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By Erin Schwager

Preserving the Past

Historical Society records community's history


Erin Schwager

Old-fashioned advertising • The backdrop in the Rex Theatre dates back more than 100 years, around 1914 or 1915, when advertisement of businesses was important.

Orchard residents consider it a fortunate town when it comes to preserving the history that has taken place hundreds of years ago.

Those who have toured the District 57 Schoolhouse or visited the Rex Theatre, have found stories about the places incredible.

In 1914, the lot of land north of the Commercial Hotel went up for sale, so Austin C. King, Jr., a banker at the time, along with Lloyd M. Drayton, purchased the land. The two men were interested in progressing the community and they thought a movie theater would be beneficial to the town.

The Rex Theatre held its grand opening, November 3, 1915. The building boasted a capacity of 250 to 300 people.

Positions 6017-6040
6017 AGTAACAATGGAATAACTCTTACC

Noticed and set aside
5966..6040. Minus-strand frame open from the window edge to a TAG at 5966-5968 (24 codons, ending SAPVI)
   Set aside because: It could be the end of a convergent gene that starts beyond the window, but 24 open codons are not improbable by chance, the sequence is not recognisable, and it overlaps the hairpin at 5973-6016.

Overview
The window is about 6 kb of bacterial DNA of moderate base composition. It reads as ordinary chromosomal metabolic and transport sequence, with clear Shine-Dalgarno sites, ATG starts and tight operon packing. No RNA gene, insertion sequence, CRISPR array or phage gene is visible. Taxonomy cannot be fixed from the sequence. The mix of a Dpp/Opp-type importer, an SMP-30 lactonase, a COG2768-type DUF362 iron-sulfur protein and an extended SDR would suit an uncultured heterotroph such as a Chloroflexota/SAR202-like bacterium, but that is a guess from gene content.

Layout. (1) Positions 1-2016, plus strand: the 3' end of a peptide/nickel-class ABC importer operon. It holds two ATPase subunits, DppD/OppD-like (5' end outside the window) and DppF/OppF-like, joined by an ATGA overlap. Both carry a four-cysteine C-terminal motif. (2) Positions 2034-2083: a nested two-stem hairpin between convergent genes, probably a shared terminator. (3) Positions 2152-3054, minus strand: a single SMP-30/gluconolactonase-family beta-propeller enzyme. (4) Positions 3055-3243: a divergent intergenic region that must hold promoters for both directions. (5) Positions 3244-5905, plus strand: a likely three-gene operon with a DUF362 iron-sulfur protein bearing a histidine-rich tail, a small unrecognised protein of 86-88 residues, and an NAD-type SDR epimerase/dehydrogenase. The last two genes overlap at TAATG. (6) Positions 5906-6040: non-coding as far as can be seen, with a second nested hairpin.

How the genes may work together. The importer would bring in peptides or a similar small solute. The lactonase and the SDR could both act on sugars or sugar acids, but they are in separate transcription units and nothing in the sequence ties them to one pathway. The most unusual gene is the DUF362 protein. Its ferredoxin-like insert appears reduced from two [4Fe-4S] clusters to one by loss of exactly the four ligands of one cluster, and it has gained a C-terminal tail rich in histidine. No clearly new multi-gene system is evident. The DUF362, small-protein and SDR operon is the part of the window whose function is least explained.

While it was still a movie theater, the floor was sloped higher in the back to make the screen visible to everyone.

While there are no pictures of what the inside of the theatre looked like originally, rumor has it customers would come in one door. The concession stand stood where the men's restroom resides now.

According to members of the Orchard Historical Society, it is believed the screen was probably where the backdrop lays now.

Through the years, Wayne Lautenschlager was involved with sales and buying items for the theater. The backdrop displayed in the Rex Theatre came out of the old Independent Order of Odd Fellows Hall, dating back to 1915 or 1916.

The story behind what the backdrop was supposed to be used for is unknown, but the old opera houses used the stage curtain as a backdrop for plays to help advertise businesses.

Again, with no pictures of the inside, it is hard to pinpoint exactly where everything was placed.